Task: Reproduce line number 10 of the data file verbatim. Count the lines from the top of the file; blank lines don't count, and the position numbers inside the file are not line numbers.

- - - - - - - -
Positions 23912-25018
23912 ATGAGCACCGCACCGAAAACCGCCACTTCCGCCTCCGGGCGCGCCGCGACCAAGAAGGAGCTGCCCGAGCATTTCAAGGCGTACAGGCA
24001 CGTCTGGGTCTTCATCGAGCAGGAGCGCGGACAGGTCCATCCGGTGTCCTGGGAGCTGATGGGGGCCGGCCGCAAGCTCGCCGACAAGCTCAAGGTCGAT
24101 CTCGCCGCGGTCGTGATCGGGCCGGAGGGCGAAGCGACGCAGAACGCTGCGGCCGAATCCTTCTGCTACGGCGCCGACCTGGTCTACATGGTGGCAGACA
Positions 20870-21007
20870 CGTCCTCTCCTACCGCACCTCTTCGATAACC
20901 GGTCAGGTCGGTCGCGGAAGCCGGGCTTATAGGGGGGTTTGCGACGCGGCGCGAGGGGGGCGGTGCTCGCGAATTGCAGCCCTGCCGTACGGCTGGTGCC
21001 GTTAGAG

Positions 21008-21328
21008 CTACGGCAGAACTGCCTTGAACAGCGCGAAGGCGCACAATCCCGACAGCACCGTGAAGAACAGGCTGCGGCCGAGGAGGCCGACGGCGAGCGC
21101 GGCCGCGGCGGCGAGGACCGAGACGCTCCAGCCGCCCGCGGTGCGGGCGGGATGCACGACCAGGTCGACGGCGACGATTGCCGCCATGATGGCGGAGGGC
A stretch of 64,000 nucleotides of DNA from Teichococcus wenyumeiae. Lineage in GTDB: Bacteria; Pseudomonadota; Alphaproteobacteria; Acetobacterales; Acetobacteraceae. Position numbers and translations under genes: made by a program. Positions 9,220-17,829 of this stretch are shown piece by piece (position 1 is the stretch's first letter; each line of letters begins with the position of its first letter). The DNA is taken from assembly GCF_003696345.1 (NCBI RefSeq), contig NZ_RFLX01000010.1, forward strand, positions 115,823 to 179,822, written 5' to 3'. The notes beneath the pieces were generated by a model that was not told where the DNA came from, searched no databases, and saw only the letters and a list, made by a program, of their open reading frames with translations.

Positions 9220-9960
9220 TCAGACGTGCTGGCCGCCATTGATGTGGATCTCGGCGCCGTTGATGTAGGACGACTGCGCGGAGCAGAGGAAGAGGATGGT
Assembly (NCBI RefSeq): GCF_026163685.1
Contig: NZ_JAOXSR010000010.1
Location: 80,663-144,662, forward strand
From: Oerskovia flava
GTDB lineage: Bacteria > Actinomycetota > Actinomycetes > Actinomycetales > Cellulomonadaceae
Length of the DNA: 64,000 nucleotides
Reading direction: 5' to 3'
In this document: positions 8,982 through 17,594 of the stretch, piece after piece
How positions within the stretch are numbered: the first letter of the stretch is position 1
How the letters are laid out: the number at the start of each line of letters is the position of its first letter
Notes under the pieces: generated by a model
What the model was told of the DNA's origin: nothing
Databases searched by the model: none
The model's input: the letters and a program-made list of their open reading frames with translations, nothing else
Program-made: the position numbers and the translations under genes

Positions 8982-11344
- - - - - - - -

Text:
21008 CTACGGCAGAACTGCCTTGAACAGCGCGAAGGCGCACAATCCCGACAGCACCGTGAAGAACAGGCTGCGGCCGAGGAGGCCGACGGCGAGCGC